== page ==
By 2028, a new stadium being built for the Rams and the Chargers will have been beaten up by nearly a decade of NFL games. The seemingly intractable problems of Southern California — traffic and homelessness — might get better or grow worse.
So much can change in 11 years.
Los Angeles’ decision to lock in an Olympic Games to far-off 2028 was praised by city leaders Monday as a deal that offers hundreds of millions of dollars in future benefits. But the longest wait time for any Olympics in the U.S. also comes with the risks of the unknown.
“It’s a big chunk of time,” noted Jules Boykoff, a Pacific University professor who has written widely on the Olympics. “You just don’t know what’s going to come. The world presents surprises.”
History teaches that the economy swings up and down, sometimes with disastrous results. Political scientists foresee an era of continuing upheaval and unrest. Geologists say an inevitable big earthquake in quake-prone Southern California could damage venues envisioned as part of the Games.
Mayor Eric Garcetti shrugged off a question about the uncertainty.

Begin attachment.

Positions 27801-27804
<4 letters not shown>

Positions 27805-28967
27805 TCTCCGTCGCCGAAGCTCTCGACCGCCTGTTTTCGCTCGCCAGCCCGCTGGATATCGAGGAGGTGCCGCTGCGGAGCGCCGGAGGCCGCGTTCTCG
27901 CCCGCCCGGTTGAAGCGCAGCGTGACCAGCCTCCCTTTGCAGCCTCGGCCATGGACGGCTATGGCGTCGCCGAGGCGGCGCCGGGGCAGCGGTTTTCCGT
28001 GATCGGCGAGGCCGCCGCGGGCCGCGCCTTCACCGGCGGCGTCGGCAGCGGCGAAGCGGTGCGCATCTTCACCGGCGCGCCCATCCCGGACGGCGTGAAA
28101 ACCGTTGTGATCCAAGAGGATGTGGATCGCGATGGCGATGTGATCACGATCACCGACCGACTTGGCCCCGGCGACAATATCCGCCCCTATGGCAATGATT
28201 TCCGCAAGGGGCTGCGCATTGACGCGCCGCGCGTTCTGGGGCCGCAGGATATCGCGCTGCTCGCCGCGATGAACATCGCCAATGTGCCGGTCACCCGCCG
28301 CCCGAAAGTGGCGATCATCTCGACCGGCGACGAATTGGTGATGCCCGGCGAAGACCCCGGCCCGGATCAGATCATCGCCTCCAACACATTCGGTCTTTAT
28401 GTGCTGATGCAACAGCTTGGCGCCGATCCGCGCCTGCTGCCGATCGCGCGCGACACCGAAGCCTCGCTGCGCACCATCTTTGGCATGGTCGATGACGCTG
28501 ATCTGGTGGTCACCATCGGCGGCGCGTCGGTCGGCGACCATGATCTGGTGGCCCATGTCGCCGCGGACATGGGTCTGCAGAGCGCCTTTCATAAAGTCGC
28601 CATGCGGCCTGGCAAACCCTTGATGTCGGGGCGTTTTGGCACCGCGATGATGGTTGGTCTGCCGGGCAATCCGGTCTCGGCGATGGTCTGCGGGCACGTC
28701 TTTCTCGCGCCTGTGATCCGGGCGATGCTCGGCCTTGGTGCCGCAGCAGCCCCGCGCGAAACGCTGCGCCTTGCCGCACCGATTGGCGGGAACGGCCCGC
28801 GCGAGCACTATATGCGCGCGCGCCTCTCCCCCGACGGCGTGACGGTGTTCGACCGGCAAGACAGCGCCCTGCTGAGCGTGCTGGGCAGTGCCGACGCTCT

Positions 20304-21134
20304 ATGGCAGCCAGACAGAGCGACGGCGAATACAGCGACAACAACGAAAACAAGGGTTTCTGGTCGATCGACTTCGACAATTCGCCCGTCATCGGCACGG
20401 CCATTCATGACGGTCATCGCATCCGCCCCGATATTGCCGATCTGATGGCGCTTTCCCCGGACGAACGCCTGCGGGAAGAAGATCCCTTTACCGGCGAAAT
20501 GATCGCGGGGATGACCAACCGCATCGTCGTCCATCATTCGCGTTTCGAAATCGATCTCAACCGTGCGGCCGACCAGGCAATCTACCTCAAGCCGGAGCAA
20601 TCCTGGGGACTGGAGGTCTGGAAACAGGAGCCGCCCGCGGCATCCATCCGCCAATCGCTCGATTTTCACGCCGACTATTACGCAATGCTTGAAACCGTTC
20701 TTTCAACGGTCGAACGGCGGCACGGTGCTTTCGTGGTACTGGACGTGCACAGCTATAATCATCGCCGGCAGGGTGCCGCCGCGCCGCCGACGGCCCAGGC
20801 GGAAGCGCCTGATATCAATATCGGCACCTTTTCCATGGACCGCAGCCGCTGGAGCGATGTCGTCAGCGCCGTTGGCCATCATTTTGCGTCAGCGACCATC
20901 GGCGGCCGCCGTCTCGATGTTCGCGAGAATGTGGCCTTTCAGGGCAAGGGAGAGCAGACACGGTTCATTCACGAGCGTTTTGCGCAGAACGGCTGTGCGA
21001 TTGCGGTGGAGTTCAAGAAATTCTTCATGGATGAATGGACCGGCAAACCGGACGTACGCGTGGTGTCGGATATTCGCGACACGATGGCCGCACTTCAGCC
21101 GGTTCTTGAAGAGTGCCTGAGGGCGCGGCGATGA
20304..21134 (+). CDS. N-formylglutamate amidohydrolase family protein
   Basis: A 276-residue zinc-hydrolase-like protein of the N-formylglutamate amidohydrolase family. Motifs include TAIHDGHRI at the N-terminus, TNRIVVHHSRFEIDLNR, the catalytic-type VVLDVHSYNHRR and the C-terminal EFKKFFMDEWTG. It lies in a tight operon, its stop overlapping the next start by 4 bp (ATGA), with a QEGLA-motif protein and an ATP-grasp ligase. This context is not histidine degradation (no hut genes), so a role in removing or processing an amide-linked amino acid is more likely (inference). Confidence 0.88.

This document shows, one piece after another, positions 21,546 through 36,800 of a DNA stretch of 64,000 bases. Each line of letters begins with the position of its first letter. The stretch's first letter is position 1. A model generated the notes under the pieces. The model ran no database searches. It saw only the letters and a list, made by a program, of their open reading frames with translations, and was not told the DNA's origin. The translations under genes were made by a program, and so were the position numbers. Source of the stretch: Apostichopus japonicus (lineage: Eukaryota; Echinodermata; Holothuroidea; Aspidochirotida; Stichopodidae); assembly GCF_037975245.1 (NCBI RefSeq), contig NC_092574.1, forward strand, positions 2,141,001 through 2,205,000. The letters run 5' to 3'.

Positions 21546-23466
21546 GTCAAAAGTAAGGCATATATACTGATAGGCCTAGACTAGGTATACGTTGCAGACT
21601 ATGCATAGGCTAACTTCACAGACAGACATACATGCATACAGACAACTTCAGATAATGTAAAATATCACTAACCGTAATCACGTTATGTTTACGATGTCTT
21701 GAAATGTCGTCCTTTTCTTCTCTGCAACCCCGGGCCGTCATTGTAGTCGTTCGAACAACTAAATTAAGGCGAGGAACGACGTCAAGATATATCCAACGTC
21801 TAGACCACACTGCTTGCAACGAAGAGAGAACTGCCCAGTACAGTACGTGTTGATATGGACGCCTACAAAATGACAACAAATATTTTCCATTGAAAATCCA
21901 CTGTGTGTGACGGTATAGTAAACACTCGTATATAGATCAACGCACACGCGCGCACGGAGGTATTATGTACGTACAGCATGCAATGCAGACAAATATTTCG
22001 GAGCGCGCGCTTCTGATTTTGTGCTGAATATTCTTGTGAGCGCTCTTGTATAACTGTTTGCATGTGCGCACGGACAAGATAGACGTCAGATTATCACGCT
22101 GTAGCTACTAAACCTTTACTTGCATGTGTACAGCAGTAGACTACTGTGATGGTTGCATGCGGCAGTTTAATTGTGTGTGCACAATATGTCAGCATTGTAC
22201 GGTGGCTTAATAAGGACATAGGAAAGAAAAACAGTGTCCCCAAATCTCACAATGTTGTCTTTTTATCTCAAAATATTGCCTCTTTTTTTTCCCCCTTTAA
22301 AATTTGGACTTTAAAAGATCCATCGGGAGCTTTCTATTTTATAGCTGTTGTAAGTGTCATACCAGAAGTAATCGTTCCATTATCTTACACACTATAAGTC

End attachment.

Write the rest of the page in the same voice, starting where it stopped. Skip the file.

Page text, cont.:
“Los Angeles is resilient,” said the youthful-looking mayor, who will be granddad age, chasing 60, by the time of the Games.
“If the entire earth falls apart, probably the Olympics aren’t happening in Los Angeles. But short of that, we are going to have a great Games here in LA,” the mayor told reporters.
In embracing the 2028 date that is expected to be finalized later this year, city Olympic organizers ceded the 2024 Games to Paris, which both cities had craved.
But Garcetti and other supporters argued that the four-year delay was advantageous, giving the car-choked city more time to build rail lines. Additionally, the delay comes with financial sweeteners that, among other things, will pump millions of dollars into youth sports.
But time rushes on, and major changes are bound to happen.
Los Angeles County is home to 10 million people, and that population could increase by more than 500,000 by 2028, state demographers project. The cutting-edge technology in the new NFL stadium, now scheduled to open in 2020, will probably look like the forgotten Blackberry by 2028.
Many athletes in their prime today will be in the bleachers in a decade. And how can officials accurately estimate ticket prices and the revenue they will generate?
Events that happened 11 years ago can seem part of a faded, distant past. Facebook was a mere two years old. Iraqi dictator Saddam…